Inca Mummies: Secrets of a Lost World

From Wikipedia, the free encyclopedia
Jump to navigation Jump to search

Inca Mummies: Secrets of a Lost World is a 2002 documentary that explores the Inca civilization.

Film content[edit]

National Geographic documents the process as archaeologists attempt to save hundreds of Inca mummies from destruction and looters.[1] Guillermo Cock, a Peruvian-born archaeologist, and Peter Frost, an Inca researcher, travels to Lima, Peru, to further understand the Inca's sacrificial rituals and culture.[2]

Background[edit]

The Puruchuco site featured in the film is said to be the second largest Inca cemetery where a number of mummy bundles were recovered.[3] The discovery has led to the fascination with the Inca burial rituals. There are two types of Inca mummies; the rulers and the sacrificed ones.[4] The mummies that have been discovered are those of sacrificed individuals and that of the Inca elite.

As well as leaving clues behind that give insight into the Inca culture, the mummies discovered were in excellent condition.[1] The preservation of these mummies was so good, that archaeologists were able to determine the sex by looking at them.[5] The mummy bundles contained up to seven people, some being topped with fake heads.[5] Although this has been a substantial discovery, Guillermo Cock believes that, "Only 40 percent of the occupants of the Inca burial ground have been recovered." [5] Once all of the mummies and artifacts have been salvaged they will be moved to a museum in Peru.[5]

Cast and crew[edit]

  • Allison Argo (Director, Producer, Writer and Narrator) [2]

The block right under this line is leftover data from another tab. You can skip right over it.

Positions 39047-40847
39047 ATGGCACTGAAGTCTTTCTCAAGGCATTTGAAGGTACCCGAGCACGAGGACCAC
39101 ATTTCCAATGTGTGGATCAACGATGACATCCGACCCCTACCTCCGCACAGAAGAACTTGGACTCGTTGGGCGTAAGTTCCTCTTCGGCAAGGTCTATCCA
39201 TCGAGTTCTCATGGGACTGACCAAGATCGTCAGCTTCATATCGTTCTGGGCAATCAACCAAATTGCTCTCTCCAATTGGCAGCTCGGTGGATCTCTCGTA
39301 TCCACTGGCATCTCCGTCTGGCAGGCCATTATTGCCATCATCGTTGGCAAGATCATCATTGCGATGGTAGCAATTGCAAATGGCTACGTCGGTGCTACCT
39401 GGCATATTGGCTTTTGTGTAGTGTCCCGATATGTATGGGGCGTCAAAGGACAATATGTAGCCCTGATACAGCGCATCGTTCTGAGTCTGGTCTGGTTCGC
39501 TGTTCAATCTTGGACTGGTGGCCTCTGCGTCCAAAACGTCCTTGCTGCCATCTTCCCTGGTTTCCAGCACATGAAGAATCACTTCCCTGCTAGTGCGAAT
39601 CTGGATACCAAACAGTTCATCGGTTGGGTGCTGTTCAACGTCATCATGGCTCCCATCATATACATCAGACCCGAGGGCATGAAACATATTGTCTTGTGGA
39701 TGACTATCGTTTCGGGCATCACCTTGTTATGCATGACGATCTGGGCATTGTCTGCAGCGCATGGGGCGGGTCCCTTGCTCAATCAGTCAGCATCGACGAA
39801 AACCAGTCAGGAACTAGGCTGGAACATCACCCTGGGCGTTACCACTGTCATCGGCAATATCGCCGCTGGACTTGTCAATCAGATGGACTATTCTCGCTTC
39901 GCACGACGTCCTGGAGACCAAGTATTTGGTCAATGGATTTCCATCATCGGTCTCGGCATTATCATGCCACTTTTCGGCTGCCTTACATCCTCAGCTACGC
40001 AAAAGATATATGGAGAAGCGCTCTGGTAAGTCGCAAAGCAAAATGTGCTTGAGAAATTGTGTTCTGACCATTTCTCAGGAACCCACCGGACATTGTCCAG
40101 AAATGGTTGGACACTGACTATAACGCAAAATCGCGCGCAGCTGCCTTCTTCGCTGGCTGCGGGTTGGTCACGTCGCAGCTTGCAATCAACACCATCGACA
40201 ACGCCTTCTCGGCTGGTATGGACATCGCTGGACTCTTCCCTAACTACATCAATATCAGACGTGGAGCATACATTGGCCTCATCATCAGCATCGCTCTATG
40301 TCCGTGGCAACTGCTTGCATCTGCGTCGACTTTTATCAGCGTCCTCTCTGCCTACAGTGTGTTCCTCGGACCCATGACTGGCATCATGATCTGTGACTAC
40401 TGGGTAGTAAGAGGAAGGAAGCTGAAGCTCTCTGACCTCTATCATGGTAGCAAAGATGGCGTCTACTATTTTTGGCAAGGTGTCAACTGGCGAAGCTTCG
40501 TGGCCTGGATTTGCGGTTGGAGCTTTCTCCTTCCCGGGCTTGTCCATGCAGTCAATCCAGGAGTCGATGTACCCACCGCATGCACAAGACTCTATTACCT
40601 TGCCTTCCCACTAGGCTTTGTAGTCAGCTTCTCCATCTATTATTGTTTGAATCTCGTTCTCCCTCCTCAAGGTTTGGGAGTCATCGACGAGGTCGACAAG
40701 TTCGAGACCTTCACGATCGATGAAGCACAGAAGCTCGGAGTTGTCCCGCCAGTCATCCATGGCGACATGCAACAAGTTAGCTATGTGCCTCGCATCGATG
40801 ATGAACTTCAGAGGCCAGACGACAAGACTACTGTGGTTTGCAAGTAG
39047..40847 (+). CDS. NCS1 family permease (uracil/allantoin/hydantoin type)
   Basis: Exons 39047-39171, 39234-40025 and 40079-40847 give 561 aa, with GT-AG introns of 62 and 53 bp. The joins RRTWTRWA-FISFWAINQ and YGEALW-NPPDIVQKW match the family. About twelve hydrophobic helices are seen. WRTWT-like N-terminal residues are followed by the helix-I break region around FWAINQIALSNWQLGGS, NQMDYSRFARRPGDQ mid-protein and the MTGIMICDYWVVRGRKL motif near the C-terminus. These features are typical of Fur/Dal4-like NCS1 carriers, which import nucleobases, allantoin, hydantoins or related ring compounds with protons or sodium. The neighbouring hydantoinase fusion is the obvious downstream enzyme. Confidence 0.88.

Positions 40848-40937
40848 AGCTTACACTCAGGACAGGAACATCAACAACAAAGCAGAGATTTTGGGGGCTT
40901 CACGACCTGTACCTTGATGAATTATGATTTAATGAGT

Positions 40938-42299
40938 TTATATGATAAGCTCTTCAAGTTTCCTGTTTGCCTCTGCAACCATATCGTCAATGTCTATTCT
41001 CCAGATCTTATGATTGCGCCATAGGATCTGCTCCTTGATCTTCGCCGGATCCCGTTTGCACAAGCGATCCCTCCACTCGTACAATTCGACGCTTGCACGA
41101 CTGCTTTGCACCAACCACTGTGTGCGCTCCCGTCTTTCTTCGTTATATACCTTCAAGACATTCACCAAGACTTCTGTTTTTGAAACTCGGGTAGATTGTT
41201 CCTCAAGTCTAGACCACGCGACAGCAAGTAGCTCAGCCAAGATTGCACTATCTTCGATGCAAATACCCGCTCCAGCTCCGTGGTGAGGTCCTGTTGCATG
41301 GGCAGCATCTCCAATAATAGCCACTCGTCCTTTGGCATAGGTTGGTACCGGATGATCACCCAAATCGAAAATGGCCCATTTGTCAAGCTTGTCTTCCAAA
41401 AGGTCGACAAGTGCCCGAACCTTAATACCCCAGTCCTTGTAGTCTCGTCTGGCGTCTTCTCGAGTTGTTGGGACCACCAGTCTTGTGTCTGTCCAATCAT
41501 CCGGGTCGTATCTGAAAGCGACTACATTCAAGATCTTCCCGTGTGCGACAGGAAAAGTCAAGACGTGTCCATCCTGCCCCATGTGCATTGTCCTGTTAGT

• Mark Adler (Music Composer) [6]
  • Andrew Young (Cinematographer) [6]
  • Catherine Shields (Film Editor) [6]
  • Peter Frost (Inca Researcher/Archaeologist) [2]
  • Guillermo Cock (Archaeologist) [2]

Guillermo Cock[edit]

Guillermo Cock has been excavating in Peru since 1983.[3] He attended Catholic University in Peru and the University of California where he completed his masters in archaeology.[3] He is an expert on Andean cultures and has contributed publications, books, articles, and papers on their history.[3] He has led archaeological expeditions to Pacatnam and Dos Cabezas in the Jequetepeque Valley and at Chira-Villa, Garagay and Puruchuco in the Rimac Valley.[3]

Awards[edit]

  • Governor's Award from the Academy of Arts and Sciences.[2]
  • ITVA Peer awards.[6]

References[edit]

  1. ^ a b Inca Mummies (2012, March 12). Retrieved from: http://www.nationalgeographic.com/inca/
  2. ^ a b c d e Inca Mummies: Secrets of a Lost World (2002). Production: Argo Films
  3. ^ a b c d e Interview with Guillermo Cock (2002). Retrieved from: http://news.nationalgeographic.com/news/2002/04/0415_020417_cockinterview.html
  4. ^ Inca Mummies (2012, March 13). Retrieved from: http://library.thinkquest.org/28209/inca_mummy.htm
  5. ^ a b c d Thousands of Inca Mummies Raised from their Graves (2002). Retrieved from: http://news.nationalgeographic.com/news/2002/04/0410_020417_incamummies.html
  6. ^ a b c d Argo Films (2012, March 12). Retrieved from: http://69.27.46.8/~argofilm/wordpress/films/inca-mummies-secrets-of-a-lost-world/